It’s funny – I don’t look at it like a marketing or sales thing. I look at it in a more informative manner. When dealing with even my executive producer [Warren Croyle], he was like, “C’mon, we gotta get the big name guys!” and I said, “We’ll get the big name guys, but it’s important to get the full story.” Some of these smaller name guys are just as important/crucial. I try to take the viewer back into that time. Back then, Metallica was a very small band. This was before they moved to San Francisco. So this was when they were still with Dave Mustaine and Ron McGovney. They were equal to a lot of these other bands that were playing out there. They started a bit before Slayer and Dark Angel, but they were all playing the same clubs. They played together, Metallica and Slayer.

I grew up in Huntington Beach, which was actually the birthing place of thrash metal, I like to say. But before San Francisco, meaning all of the clubs…there were three clubs in Orange County: The Woodstock and Radio City, which were next door to each other in Anaheim, and there was the Concert Factory in Costa Mesa, which used to be called the Cuckoo’s Nest. It was a big punk rock mecca in the ‘70s. Those were the clubs that bands like Slayer, Metallica, Dark Angel, Hirax – all the heavier bands would usually play there. At that time, a lot of those bands couldn’t really play in Hollywood. For one, Hollywood was dominated by the glam scene. And two, they didn’t allow slamming and all that – it was very hard for these smaller bands to get into the Hollywood clubs, so they played in Orange County at backyard parties, east L.A., that kind of thing.

Dead Rhetoric: One of the interesting things that came up as well was the ‘pay to play’ in Hollywood, which is something that is still a big controversy today. But there it is all the way back there as well.

Nalbandian: Well that was the starting of it. I would say the mid-80s, it really put a damper on things. If you go back to the early clubs – my first documentary, The Pioneers of L.A. Hard Rock and Metal, it was ’75 to like ’81 – back then the clubs were absolutely thriving. There was no pay to play, the bands got paid, and got paid great! They would sometimes play 2 shows per night, or they would do a weekend of shows. Bands like Snow or Wolfgang, A La Carte, or Quiet Riot with Randy Rhoads – they would do three nights at The Whiskey, and they would pack all three nights. These were unsigned, local bands! It was a thriving scene, so pay to play was unheard of.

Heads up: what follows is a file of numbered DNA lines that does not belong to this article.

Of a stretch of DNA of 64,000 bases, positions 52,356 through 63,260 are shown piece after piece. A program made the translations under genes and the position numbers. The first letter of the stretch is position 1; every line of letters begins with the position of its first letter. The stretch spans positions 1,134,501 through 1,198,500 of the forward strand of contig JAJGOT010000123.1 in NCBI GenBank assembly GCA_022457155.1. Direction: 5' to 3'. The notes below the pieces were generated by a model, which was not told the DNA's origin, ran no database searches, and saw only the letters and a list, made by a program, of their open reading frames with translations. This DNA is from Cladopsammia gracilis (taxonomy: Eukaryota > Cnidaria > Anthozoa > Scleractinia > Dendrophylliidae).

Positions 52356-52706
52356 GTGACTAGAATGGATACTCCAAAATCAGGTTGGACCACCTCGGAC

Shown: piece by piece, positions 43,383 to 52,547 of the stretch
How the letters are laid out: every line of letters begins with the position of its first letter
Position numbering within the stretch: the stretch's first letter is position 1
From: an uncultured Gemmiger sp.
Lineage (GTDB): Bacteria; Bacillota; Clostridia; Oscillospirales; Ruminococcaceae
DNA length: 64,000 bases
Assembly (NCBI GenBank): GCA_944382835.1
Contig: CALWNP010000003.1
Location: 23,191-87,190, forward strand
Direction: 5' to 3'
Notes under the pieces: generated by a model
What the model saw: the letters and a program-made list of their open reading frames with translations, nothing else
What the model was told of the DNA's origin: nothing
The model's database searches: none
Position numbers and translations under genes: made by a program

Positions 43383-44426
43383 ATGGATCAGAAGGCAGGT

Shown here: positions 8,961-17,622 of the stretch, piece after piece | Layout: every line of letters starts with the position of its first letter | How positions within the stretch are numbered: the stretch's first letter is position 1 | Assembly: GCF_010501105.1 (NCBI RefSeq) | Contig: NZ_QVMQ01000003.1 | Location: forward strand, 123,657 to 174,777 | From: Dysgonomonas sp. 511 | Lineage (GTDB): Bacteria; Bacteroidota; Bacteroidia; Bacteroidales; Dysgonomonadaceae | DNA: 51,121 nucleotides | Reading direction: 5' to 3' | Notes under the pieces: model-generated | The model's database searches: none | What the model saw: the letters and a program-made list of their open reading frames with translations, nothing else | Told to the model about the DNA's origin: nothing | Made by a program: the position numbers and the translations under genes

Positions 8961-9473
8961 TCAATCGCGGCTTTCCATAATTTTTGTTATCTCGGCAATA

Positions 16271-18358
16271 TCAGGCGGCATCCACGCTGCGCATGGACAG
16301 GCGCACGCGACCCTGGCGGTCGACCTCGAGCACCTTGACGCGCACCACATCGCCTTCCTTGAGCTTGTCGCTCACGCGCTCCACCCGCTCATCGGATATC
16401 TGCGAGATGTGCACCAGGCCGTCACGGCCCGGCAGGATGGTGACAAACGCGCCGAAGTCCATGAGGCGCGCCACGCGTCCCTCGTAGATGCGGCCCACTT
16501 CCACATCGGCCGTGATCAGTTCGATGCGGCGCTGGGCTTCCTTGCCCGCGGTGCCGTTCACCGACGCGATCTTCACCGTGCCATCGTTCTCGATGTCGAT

But then in the early ‘80s, I think a lot of promoters got greedy. They were not promoting as they should…back in the day, you could open the L.A. Times and you would see club listing at The Whiskey, The Roxy, The Starwood. It was well-known. In the mid ‘80s, it became all up to the man – the promoters would book a show and say you had to pay $1000 for 100 tickets, and you did all the promotion. ‘We aren’t going to do shit, we are going to collect money.’ I understand how it happened in a way, in the mid ‘80s in L.A., especially with the whole hair metal and glam scene, after Motley Crue, Quiet Riot, and Ratt broke, there was a flood of bands that came to L.A. Poison, Warrant, and a million other bands that never got anywhere. A lot of these bands were shit, and they didn’t draw very much. The promoter had to make a guarantee.

They could do it, because at that time at The Roxy and The Whiskey, even Gazzarri’s at some point had such a notoriety from Van Halen and Motley Crue that everyone from out of town wanted to play there. They would get money from their parents or whatever…for them to put $1000 down to play at The Whiskey and just give the tickets away was nothing to them. That’s what made the scene fucked up. As soon as the promoters knew they could do that, it just became the norm. Everything was pay to play. Instead of bands getting paid to play, they lost money most of the time. That was kind of the beginning of that – I guess it spread all over to New York and everywhere. I don’t know whether it started in L.A. but I remember it coming in right around ’84 or ’85 I think.